The Atlanta Gay Center was founded informally in 1976. For approximately nine months, it functioned in an office owned by Bill Smith, and provided a help line and a community meeting place. The Atlanta Coalition for Human Rights opened a more formal iteration of the Gay Center in Midtown in February 1979. It provided a help line, various health, legal and social services, as well as publishing the bi-weekly Gay Center News (1984). The Gay Center moved a number of times throughout its existence and it eventually closed during the mid-2000s.
“There was the Gay center, which was on 4th street or 6th street, over by Spring that we started. Bill Smith was a really great person. He had a newspaper called The Barb. It was run out of a house on Peachtree Place – Williams Street, West Peachtree on the very corner. The newspaper didn’t make much money, so he started running an escort service called Young Men in Atlanta. And he had rented a house on 4th Street, maybe 6th Street, just west of the Biltmore, and he let us have a floor in there for the Gay Center. We would have weekly meetings. All sorts of things were going on. That sort of collapsed. There was this older guy who came in and took over. There was a disagreement and he took it upon himself to change all the locks. So that was the end of that gay center. Another one started up later on, that was doing basically the same thing. It grew, it flourished for quite a number of years.”
Gil Robison, March 17, 2016
“I learned about the Atlanta Gay Center and I started going there. It was a safe place with people like me, and they had a library with books that I could read about gay subjects and gay sexuality and gay sex. Just about everything. They were so kind to me, and they took me under their wing. I did a little bit of volunteering there: not a lot – I was a kid. But a lot of my life began to center around the gay center, as I started having more friends who were gay. That just changed everything. All of a sudden, I wasn’t alone. I started seeing the power that people could have as a group, when they put their minds to something and were vocal and unashamed of who they were and what they were fighting for.”
Andrew Wood, June 24, 2014
Named for gay advocate and philanthropist, Philip Rush, the Rush Center opened in the fall of 2008 . Initial funding was provided by the Lloyd Russell Foundation, the Atlanta Gay and Lesbian Fund, and support from many individual donors. The Center serves as a gathering place for LGBT+ and other progressive organizations, and it’s mission is “to promote community through a multi-tenant, mixed use facility that models community in its design and practice. Bby providing long-term and short-term affordable rental space, the Rush Center brings together LGBTQ+ and allied non-profits together under one roof, leveraging their unique strengths.”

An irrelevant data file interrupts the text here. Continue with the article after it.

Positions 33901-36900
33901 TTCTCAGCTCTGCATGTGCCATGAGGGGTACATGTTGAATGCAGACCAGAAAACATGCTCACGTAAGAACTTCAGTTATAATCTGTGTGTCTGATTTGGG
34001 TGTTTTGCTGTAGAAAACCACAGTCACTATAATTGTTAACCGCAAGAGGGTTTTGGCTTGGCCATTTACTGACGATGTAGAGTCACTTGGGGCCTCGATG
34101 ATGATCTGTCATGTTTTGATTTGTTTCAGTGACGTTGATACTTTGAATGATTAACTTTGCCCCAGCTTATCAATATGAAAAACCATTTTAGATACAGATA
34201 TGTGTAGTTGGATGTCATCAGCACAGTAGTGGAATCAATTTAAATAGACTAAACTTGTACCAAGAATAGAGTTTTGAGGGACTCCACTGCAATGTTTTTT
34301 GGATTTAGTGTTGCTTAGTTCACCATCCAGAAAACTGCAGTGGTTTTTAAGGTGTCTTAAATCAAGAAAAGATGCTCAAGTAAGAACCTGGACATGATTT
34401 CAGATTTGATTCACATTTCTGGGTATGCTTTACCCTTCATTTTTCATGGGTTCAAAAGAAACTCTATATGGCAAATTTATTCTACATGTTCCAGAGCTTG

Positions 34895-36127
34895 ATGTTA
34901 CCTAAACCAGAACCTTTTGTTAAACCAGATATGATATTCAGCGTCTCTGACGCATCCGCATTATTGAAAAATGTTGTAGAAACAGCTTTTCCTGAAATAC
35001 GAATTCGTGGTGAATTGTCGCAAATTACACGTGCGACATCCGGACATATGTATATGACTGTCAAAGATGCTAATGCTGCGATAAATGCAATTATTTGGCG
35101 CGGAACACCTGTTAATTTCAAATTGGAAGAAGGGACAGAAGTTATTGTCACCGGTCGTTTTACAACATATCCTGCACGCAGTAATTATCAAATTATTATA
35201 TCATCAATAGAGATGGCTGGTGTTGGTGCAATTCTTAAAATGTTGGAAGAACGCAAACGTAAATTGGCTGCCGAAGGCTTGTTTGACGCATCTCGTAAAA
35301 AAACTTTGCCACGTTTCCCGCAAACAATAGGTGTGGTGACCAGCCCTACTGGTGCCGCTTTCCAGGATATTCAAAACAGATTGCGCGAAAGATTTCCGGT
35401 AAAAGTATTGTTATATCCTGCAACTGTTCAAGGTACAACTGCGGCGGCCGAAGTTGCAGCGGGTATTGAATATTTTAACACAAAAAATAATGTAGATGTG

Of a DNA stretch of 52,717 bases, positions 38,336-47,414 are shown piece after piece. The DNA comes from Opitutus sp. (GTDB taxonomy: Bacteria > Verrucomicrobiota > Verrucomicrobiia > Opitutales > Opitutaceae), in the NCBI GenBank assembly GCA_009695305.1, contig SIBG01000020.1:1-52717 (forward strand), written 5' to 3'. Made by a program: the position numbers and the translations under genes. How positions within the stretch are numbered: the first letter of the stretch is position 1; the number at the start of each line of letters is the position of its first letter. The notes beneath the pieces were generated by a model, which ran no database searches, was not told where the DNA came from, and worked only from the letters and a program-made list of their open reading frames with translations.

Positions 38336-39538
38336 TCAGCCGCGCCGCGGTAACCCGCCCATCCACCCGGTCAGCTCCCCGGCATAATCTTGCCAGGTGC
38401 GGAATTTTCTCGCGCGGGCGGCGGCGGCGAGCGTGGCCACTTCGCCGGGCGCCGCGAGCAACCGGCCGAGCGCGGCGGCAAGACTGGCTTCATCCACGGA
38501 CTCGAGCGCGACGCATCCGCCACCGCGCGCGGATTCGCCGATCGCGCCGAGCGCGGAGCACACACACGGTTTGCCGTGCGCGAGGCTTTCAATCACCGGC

“When I left the AIDS world and my co-conspirator Paul Plate, I luckily found another one who’s probably even crazier than Paul is, and that’s Linda Ellis with the Health Initiative. She immediately was able to share in my thoughts of, “Hey, let’s share offices, and by the way, let’s open up our offices and let other groups come here and meet, and let’s see where this might take us.” I can be caretaker to let other people explore their dreams and their passions in a space that’s safe for them, where they don’t have to worry so much about how are we going to pay the bills and keep the lights on. Is it going to be safe and secure? Linda and I for the most part take care of that so that people can just focus on doing the work that they need to do in building in their own communities.”
Jeff Graham, September 25, 2014
Established in 2007, the Center for Civil and Human Rights has provided a rallying spot for progressive protests and celebrations. Its LGBTQ Institute has encouraged community engagement by hosting events and symposiums. On June 26, 2015, when the federal government declared same-sex marriage legal, large crowds gathered at the Center to celebrate.